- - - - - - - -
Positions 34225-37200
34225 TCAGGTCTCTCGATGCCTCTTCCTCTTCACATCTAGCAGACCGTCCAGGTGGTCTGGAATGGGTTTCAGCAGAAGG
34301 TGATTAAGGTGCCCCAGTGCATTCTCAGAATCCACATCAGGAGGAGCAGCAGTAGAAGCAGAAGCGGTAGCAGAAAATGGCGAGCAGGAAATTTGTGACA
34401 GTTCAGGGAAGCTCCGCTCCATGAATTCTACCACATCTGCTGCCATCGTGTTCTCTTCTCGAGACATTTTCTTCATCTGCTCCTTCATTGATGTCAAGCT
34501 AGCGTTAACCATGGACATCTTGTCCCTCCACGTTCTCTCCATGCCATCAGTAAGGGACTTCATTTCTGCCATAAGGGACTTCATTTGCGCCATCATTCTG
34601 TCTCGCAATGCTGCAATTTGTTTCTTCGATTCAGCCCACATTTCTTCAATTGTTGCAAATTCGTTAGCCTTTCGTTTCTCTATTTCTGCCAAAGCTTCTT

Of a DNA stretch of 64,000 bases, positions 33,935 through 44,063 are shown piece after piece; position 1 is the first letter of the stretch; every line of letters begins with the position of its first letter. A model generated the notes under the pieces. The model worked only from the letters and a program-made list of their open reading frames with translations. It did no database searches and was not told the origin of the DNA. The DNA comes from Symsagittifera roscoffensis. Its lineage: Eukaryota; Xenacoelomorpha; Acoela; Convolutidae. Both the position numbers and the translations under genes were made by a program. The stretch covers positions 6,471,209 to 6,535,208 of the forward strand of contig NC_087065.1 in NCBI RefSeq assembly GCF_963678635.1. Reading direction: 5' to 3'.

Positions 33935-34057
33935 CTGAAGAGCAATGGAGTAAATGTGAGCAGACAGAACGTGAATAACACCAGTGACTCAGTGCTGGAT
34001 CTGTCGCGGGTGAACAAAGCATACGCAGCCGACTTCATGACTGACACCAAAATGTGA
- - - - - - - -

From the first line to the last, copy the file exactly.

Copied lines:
Positions 34225-37200
34225 TCAGGTCTCTCGATGCCTCTTCCTCTTCACATCTAGCAGACCGTCCAGGTGGTCTGGAATGGGTTTCAGCAGAAGG
34301 TGATTAAGGTGCCCCAGTGCATTCTCAGAATCCACATCAGGAGGAGCAGCAGTAGAAGCAGAAGCGGTAGCAGAAAATGGCGAGCAGGAAATTTGTGACA
34401 GTTCAGGGAAGCTCCGCTCCATGAATTCTACCACATCTGCTGCCATCGTGTTCTCTTCTCGAGACATTTTCTTCATCTGCTCCTTCATTGATGTCAAGCT
34501 AGCGTTAACCATGGACATCTTGTCCCTCCACGTTCTCTCCATGCCATCAGTAAGGGACTTCATTTCTGCCATAAGGGACTTCATTTGCGCCATCATTCTG
34601 TCTCGCAATGCTGCAATTTGTTTCTTCGATTCAGCCCACATTTCTTCAATTGTTGCAAATTCGTTAGCCTTTCGTTTCTCTATTTCTGCCAAAGCTTCTT

Of a DNA stretch of 64,000 bases, positions 33,935 through 44,063 are shown piece after piece; position 1 is the first letter of the stretch; every line of letters begins with the position of its first letter. A model generated the notes under the pieces. The model worked only from the letters and a program-made list of their open reading frames with translations. It did no database searches and was not told the origin of the DNA. The DNA comes from Symsagittifera roscoffensis. Its lineage: Eukaryota; Xenacoelomorpha; Acoela; Convolutidae. Both the position numbers and the translations under genes were made by a program. The stretch covers positions 6,471,209 to 6,535,208 of the forward strand of contig NC_087065.1 in NCBI RefSeq assembly GCF_963678635.1. Reading direction: 5' to 3'.

Positions 33935-34057
33935 CTGAAGAGCAATGGAGTAAATGTGAGCAGACAGAACGTGAATAACACCAGTGACTCAGTGCTGGAT
34001 CTGTCGCGGGTGAACAAAGCATACGCAGCCGACTTCATGACTGACACCAAAATGTGA